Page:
Someone had opened the file to putter around with it before they imported it and had fucked with the formatting badly enough that the data wouldn’t load, then tried to pin the failure on me.
Now, we all like to tell stories wherein we are the hero. It’s WHY we tell stories most of the time. I wasn’t a hero. The reason this sequence of events were sufficiently powerful to make me sweat is that a lot of the time my feed was bad. I did forget things. I was eeking in on accuracy but it was taking a long time.
But not this time. THIS time higher managers were getting called in to deal with the situation. After some rounds of nonsense I called the developer (on the PHONE, which says something about how hot I was.) The “copy of…” file had disappeared in the interim.
“Dude, you edited the file and broke it.”
“I didn’t touch anything. You submitted a bad file.”
“Okay man, look. I have screen shots of the directory and local copies of the original and the backup copy you made. I have the real original I generated here so I can point to the exact changes you made that broke your import.”
“Here’s what’s going to fucking happen next. I’m going to give you the opportunity to send an email to me, my boss, HIS boss and whomever else you want, explaining exactly what happened. If you don’t, I will and I promise you it will be a much different email.”
The righteous fury with which I was barking at him by the end of that sentence was one of the most incredible things I’ve ever felt. I was RIGHT. It was the ultimate gotcha.
Petty? Sure. But I was fucking right.
I don’t go over that story often in my head; not like I used to.
The less interesting parts of my job today involve sending all kinds of data all over the place, including to a company who’s charging us a terrible amount of money to provide a service they can’t seem to get off the ground. They’ve got ENDLESS problems ingesting incoming data. They shift goalposts, slide new specs in as “quick changes” and play all kinds of underhanded games they think we can’t see. They’re not only assholes, they’re inept assholes. (For the record, we deal with many counterparties who are perfectly competent and pleasant. I don’t actually just hate everybody.)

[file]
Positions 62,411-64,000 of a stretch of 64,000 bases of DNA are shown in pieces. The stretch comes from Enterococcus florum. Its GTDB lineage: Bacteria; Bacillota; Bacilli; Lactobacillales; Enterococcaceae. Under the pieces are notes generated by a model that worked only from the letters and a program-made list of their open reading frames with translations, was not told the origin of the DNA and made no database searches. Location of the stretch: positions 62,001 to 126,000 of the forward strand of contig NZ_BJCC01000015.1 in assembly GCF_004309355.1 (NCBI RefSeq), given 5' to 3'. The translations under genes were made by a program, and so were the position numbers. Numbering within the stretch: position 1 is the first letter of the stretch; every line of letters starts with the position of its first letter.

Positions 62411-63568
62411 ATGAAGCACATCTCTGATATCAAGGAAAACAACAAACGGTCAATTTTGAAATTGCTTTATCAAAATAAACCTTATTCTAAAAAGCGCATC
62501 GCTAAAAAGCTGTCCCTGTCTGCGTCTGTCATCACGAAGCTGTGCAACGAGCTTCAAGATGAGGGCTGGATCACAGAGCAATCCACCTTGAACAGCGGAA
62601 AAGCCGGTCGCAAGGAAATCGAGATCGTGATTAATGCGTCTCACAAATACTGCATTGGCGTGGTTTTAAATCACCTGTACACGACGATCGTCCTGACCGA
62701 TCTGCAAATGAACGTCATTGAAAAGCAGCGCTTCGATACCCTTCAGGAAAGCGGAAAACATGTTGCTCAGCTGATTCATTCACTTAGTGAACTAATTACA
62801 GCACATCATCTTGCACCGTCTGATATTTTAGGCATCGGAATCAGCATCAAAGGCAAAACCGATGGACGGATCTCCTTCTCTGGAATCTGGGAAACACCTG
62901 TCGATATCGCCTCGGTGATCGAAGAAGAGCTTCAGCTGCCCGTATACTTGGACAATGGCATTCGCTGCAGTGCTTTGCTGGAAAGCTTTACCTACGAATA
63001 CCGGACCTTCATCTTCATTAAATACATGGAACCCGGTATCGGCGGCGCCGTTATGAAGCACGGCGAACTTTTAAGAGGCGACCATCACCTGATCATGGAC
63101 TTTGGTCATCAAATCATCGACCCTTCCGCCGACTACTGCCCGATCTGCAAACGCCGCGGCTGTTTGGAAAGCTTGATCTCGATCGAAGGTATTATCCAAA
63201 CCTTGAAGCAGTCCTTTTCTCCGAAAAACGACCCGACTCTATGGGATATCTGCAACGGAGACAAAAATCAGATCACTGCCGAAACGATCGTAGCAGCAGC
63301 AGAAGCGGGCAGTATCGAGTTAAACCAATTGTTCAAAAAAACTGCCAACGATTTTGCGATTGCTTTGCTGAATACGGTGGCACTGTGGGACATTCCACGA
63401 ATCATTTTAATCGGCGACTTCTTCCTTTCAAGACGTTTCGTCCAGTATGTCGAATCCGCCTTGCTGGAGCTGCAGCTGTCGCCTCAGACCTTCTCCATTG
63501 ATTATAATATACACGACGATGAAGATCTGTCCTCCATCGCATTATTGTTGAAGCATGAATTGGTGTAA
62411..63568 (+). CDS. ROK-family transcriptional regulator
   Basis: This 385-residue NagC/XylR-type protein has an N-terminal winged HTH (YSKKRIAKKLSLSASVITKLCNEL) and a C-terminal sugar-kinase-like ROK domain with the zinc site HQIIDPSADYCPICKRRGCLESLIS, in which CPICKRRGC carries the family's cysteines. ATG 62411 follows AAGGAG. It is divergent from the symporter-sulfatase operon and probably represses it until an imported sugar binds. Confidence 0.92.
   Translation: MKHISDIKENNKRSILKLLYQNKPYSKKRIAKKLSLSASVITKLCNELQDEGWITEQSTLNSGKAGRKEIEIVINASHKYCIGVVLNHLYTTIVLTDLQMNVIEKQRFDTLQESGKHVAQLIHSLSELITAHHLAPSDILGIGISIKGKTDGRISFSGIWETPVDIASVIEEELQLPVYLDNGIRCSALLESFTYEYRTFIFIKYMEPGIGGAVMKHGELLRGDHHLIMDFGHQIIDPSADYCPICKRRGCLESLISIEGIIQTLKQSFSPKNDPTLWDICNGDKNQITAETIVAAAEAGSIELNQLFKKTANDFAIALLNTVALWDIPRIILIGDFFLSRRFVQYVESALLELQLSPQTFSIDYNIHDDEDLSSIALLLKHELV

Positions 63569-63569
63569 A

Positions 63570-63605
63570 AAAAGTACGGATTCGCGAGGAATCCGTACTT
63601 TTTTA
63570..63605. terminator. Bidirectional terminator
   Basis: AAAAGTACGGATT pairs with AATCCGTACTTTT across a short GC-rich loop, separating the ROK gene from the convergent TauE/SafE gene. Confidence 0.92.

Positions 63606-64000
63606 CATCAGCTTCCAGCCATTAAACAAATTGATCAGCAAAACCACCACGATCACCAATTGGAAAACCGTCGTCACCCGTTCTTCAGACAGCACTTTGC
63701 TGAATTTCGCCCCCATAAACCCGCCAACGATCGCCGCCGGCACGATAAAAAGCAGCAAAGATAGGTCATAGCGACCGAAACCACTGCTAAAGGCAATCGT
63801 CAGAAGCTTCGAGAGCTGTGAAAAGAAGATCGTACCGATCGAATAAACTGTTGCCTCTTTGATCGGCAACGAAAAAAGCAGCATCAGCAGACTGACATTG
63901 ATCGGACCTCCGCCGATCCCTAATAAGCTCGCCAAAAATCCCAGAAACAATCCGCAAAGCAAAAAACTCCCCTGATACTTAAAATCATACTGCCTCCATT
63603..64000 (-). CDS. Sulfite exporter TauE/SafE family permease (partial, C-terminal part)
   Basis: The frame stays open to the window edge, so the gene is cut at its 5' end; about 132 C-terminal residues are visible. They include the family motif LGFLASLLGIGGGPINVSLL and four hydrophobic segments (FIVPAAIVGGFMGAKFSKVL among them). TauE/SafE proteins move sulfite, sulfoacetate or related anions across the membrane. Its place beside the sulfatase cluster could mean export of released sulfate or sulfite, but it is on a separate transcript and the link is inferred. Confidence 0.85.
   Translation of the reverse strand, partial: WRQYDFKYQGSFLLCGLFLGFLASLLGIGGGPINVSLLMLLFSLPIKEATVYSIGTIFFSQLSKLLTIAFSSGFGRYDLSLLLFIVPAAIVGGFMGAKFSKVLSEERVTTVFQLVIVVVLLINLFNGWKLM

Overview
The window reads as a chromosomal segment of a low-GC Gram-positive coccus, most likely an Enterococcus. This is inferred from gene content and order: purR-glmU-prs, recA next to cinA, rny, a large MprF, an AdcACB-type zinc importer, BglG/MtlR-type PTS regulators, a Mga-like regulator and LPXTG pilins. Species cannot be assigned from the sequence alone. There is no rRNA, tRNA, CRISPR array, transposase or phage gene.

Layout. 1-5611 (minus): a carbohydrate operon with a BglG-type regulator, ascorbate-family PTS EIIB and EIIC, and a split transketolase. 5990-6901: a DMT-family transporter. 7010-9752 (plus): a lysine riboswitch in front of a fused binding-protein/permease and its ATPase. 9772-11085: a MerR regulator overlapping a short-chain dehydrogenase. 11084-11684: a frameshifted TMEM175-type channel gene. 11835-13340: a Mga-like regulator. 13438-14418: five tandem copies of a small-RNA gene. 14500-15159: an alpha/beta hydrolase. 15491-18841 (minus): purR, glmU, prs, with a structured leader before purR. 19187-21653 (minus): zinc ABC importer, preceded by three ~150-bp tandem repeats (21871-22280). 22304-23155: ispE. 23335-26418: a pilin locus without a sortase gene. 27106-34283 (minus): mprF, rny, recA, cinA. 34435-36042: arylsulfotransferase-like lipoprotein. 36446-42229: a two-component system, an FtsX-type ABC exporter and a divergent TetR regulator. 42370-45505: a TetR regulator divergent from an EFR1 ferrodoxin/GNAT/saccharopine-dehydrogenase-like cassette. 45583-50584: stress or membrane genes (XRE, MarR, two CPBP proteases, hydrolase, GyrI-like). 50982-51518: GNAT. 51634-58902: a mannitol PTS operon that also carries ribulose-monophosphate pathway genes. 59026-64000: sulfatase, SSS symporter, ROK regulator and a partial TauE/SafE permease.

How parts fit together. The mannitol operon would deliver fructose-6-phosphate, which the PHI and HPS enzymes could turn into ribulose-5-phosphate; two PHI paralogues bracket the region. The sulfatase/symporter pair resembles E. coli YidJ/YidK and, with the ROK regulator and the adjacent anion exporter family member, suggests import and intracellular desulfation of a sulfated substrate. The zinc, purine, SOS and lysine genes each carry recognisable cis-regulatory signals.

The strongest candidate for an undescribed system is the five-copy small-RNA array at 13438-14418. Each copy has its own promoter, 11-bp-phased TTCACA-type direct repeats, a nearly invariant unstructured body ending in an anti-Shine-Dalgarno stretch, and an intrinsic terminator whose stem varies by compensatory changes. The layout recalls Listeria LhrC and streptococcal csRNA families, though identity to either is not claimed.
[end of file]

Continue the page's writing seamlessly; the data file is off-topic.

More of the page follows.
Well, I got an email…Tuesday, “Hey man, the last two files you uploaded were both truncated and they’re corrupting our upload process. This keeps happening. Can you check the process on your end?” Fuck. (Also. “keeps happening?” I’d never heard about it.) I dodged the email because I didn’t want to deal with it and replied with a mea culpa email this afternoon, when I finally started looking at it.
Okay. They’re files coming out of two different processes completely. So something’s truly fucky.
I keep copies of these files for months (3-6 depending.) I find the files, one is in a zip file I send, and the other is just a csv I transfer natively. I crack them open and…they’re fine. I look at the end of file rowcount screen shots that were sent over and, sure enough, they were truncated. I puzzled around this for about an hour this afternoon.
An ftp transfer truncating files? That’s…weird. I run a test (though not a file size test) post-upload, to be sure they transfer was successful. So it’s not possible that the data connection bails during a partial upload.
I grab our systems guy and drag him over to show him and re-narrate the sequence of events, show him the email and the files. We bat about a couple theories when I go ashen.
“Wait..” I said. “THAT file came out of a zip archive right?”
“If the transfer had truncated the zip file, it would be corrupted. He wouldn’t be able to open it, much less retrieve a partial file.” Understanding dawned.
I can not WAIT to go in to work tomorrow.